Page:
Public spaces must be planned with underprivileged in mind
Gurgaon includes several worlds— one is of old villages, the second one is of urbanisation meant for the affluent, and the third one is that of the migrants in urban slums.
Public spaces are defined by the United Nations as “all spaces including streets, publicly owned or of public use, accessible and enjoyable by all for free, and without a profit motive”. This demand is based on the realization that public spaces play a vital role in the socio-economic life of communities and are successful only if they include the diverse groups living in our cities. The aim is to create social spaces that encourage participation from every member of the society.
While we all understand the crisis of public spaces amid urbanization, ‘I am Gurgaon’ has been fortunate to be working on two projects alongside the administration, with support from corporate institutions, through their CSR funding, in order to manage public places in the city. Such spaces are often misused due to lack of proper mapping and demarcation by the administration, failure to restrict encroachments, and personal interests of people and developers.
It has been a very challenging experience, which has given us an insight into the mindset of citizens, the administration, and the developers. We have come to realize that public places are quickly colonized by private interests. For example, before the Aravali Biodiversity Park or the Chakkarpur Bundh took shape, the lands were encroached upon, and interestingly not necessarily by the poor alone. The rich had turned these spaces into gardens for their private use. They fought the most to vacate and create obstacles in the development. This mindset is being seen throughout the city and not limited to one area. We need to put some of our personal interests aside and start being empathetic to one another in order to improve facilities for all strata of the society.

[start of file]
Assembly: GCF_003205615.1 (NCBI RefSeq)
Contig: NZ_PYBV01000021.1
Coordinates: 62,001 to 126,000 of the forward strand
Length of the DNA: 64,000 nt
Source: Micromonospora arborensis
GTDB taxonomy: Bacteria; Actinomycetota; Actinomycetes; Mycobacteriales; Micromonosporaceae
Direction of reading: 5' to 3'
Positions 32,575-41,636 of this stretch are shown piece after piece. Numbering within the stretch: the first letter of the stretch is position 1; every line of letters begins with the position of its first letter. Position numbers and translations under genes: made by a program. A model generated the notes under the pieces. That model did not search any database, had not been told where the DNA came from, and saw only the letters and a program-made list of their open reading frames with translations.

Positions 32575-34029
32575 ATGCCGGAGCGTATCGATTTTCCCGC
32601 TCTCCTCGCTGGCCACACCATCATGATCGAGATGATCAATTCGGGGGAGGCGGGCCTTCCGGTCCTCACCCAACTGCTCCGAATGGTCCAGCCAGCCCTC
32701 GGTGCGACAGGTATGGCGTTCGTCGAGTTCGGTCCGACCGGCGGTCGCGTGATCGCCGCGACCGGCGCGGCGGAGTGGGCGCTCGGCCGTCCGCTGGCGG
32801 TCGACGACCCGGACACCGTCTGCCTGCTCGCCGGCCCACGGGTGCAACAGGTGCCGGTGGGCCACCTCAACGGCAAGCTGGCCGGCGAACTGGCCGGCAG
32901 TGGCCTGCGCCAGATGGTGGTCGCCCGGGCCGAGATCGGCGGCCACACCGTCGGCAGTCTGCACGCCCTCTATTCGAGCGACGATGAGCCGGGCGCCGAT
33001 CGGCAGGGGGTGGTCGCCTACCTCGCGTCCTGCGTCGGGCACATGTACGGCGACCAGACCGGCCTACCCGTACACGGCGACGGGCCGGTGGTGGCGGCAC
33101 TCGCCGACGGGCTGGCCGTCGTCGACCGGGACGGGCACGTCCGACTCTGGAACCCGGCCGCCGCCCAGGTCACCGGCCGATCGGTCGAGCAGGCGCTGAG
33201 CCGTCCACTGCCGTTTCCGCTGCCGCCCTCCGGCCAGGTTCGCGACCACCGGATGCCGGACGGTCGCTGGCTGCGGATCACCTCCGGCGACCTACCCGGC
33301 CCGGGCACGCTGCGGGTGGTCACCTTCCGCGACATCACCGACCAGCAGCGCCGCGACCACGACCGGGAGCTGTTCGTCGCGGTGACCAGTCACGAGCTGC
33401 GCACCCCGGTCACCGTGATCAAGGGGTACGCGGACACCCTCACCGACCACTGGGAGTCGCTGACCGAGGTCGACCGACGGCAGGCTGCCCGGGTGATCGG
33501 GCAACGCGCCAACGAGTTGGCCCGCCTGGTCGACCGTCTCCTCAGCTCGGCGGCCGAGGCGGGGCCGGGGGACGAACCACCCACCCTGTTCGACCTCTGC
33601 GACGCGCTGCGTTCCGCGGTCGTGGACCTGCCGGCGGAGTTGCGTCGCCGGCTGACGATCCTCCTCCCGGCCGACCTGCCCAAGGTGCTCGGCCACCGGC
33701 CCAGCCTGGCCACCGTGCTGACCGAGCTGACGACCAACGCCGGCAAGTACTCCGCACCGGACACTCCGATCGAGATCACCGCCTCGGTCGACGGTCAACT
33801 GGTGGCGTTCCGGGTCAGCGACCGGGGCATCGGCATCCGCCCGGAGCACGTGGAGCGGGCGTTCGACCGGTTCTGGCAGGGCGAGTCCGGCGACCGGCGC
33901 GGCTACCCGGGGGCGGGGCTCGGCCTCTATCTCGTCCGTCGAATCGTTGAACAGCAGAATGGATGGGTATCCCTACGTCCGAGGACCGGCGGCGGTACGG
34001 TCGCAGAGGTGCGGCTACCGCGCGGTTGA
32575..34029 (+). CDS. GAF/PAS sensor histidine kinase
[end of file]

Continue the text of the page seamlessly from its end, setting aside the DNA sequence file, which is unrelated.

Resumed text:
The administration has a huge role to play in saving our public spaces for meaningful development, or in other words, a development that is inclusive. Here inclusive development means facilities that are accessible to all and used by all strata of the society. They should include spaces for nature as well — plants, birds, insects and even small animals. Once they are mapped, and a proper plan is put in place for those areas, it is the duty of the government to protect them and include all citizens in developing them. Fortunately, when public-private partnership works, the outcome is better than what any party could have perhaps done on its own. Every party brings its own strength to the project.
I am quoting a social activist Krzysztof Wodiczko, who said public spaces exist for both: “the privileged and unwanted”. But unfortunately, very few of today’s public spaces adequately prioritize the mission. Developers in Gurugram had an opportunity to create a high-class city by just being more sensitive to the needs of the people at every level. A prime example is a 16-lane highway cutting across the city, which was constructed only with a view of making profits. It failed to account for the individuals who needed to cross or travel the road and do so at the risk of their own lives every day, due to poor pedestrian facilities. We have completely missed out on creating a cohesive plan for everyone in the city.
Gurgaon includes several worlds — one is the world of villages that have existed for centuries and led a culture to this place, the second one is that of opportunities, which urbanisation has created for the affluent living in gated communities, and the third one is that of the migrant who work in support services and industries, and live largely in rental tenements in urban slums. The city has to make opportunities for all these worlds to meet in a creative way. Most of Gurgaon is out of bounds for the unprivileged. Accessible natural public spaces can offer both a habitat for nature as well as a space for equal access and interaction for all strata of the society.